A tattoo is a mostly irreversible version of the tradition in some Eastern cultures of keeping one or more fingernails extraordinarily long: visible proof of and disqualification for menial or any despised labor, often with assumed—by at least the owner—higher social status. However, use by an applicant as a tool of self-disqualification is not the only tactical application of tattoos. In the event you are a recruiter who has a visible tattoo, you too can put it to good use. Obviously, if you both have tattoos, you are very likely to have an unspoken bond and a wedge—unless, of course, yours is a Star of David and his is a swastika, or your girlfriend’s face or phone number is on his arm. Equally obviously, if you work in a tattoo-friendly office, you may be able to gauge the applicant’s (dis)comfort level in units of blinks at, glimpses of, or comments on your tattoo. But the most important applications of your or the applicant’s tattoo(s) involve the deep surmises and analysis that the fact, rather than the content, of the tattooing may facilitate.

That’s because tattoos are, for those who were sober and otherwise not high when they got theirs, colorful and variously-sized windows into their psyches. The bigger the tattoo, the bigger the window. Of course, the (initial) motivations for and the extent of the habit of getting tattooed vary. They can variously function as every complex language and uniform itself does—as a barrier to in-group penetration by outsiders and a sign and catalyst of in-group membership and solidarity, a ritual or rite of passage into adulthood, proof of devotion, a sign of atonement, an act of defiance, a badge of honor or rank, a deliberately created optical illusion to distract/attract/deceive attention, warning coloration and other forms of intimidation, dominance mimics (e.g., a fake Foreign Legionnaire tattoo), an aphrodisiac, inflicted marks of shame or subservience—such as tattooing or branding of slaves, and even over-compensation for bad skin, much as beards are not infrequently grown to conceal weak jaws or sagging necks.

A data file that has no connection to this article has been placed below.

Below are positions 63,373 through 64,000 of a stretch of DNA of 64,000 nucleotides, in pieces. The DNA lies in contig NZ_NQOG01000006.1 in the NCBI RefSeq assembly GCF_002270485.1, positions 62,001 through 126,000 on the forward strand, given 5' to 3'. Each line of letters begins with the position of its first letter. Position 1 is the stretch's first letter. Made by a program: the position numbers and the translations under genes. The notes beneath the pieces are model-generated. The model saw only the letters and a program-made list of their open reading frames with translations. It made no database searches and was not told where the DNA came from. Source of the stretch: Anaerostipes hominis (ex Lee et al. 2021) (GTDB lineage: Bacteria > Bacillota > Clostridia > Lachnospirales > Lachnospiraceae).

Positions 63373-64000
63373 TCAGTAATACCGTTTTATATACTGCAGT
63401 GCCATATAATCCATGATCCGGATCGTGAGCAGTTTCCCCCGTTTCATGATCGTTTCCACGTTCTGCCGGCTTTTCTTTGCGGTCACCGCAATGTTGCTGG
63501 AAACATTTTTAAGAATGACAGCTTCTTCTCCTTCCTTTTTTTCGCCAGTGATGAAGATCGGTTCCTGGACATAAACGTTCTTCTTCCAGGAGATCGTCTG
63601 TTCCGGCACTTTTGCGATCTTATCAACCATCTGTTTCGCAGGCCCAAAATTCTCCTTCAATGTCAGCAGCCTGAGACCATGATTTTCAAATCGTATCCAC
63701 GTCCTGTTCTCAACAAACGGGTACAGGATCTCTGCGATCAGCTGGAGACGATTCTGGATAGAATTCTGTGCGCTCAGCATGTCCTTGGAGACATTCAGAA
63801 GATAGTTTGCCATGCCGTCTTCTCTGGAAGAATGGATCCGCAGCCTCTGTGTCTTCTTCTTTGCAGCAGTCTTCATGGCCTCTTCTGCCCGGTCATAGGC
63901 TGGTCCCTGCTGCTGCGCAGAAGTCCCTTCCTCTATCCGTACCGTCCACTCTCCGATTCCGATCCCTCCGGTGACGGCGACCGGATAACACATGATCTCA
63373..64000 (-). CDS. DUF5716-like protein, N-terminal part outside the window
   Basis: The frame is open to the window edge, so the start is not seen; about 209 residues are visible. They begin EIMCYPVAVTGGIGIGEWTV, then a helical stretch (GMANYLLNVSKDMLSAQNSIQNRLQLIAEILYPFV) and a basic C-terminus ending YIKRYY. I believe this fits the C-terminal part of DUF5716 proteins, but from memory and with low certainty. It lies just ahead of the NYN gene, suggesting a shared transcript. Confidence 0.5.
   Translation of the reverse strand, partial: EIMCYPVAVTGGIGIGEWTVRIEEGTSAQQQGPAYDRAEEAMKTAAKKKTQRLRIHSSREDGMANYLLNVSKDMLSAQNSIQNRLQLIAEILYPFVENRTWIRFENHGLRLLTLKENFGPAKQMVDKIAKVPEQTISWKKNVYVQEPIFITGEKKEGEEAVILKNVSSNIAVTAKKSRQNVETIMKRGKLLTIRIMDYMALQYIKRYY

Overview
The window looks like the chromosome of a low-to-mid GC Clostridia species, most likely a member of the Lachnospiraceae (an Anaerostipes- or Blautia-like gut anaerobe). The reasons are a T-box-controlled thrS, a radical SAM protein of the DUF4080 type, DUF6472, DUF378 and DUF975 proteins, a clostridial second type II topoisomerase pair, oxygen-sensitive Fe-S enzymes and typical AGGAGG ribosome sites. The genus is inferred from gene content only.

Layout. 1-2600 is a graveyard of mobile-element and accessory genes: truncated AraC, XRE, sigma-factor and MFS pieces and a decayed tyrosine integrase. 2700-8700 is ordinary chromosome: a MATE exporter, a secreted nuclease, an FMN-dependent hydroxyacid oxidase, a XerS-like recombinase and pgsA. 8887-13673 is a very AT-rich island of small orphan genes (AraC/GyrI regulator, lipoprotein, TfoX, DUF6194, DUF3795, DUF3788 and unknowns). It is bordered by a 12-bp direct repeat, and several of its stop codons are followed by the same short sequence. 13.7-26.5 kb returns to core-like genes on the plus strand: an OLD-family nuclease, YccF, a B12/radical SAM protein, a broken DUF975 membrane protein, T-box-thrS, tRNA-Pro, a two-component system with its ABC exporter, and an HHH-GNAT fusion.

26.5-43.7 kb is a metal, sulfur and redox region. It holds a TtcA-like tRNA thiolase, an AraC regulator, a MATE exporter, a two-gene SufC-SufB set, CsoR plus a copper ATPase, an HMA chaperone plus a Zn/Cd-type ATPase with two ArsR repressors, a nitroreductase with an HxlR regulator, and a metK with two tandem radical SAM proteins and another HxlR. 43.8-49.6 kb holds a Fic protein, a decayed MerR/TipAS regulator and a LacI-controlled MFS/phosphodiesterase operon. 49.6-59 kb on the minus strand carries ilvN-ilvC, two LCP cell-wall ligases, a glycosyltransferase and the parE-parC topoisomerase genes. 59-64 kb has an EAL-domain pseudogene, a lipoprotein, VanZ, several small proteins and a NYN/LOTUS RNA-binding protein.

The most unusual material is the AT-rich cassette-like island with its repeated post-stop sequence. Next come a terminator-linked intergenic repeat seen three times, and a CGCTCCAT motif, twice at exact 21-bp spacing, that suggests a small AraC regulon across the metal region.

Given this galaxy of possibilities, the way to use the tattooing as a tool is to figure out which of these are motivating the applicant—the chances being that, like almost all decisions, the decision to get a tattoo is over-determined by several factors and considerations. If you, as the recruiter, guess it right, you will be able to more accurately assess the candidate, and, even more importantly, gauge whether the tattoos are an asset, or a liability, for the position you are trying to fill.

For example, one applicant may, like a dear friend of mine who, inspired by Maoris and some Polynesian ancestry in her own makeup, get tattooed as a result of and for the purpose of a perceived connection and sense of belonging. The astute recruiter will then be able to extrapolate and explore the very real possibility that, despite the “outsider” vibe given off by tattoos to those who have none, being an outsider is the last thing the applicant may want. Instead, the tattoo may be a symbol and sign of the desire to be “a part”, not “apart”. The irony may be that the more tattoos, the greater the “outsider” impression conveyed, yet the greater the desire to belong. On the other hand, if the tattoo really represents a James Dean bad-boy defiance, the odds that this is a potential team-player dwindle to nearly zero.

Alternatively, if the tattoo serves a proof of toughness—physical and/or emotional—in being able to take the pain of electric and social needling, then the applicant may, in fact, have a valuable capacity for stoicism, courage and/or independence of judgment—qualities of which the applicant is likely to be proud and ready to demonstrate. But, if the tattoos are a dominance mimic, a badge of “wannabe” status, like the derigeur mud-flap sideburns of Elvis impersonators, as a recruiter, you may be dealing with a conformist, weak sheep, rather than a spirited, strong-willed bull—which is great, if the job requires a sheep.

Finally, if only one of you has a visible tattoo, both of you can use the same tattool strategy to create a bond with the other…..

…. Show the interview crib notes you inked on your palm.


Read more in Interview Techniques

Michael Moffa, writer for Recruiter.com, is a former editor and writer with China Daily News, Hong Kong edition and Editor-in-chief, Business Insight Japan Magazine, Tokyo; he has also been a columnist with one of Japan’s national newspapers, The Daily Yomiuri, and a university lecturer (critical thinking and philosophy).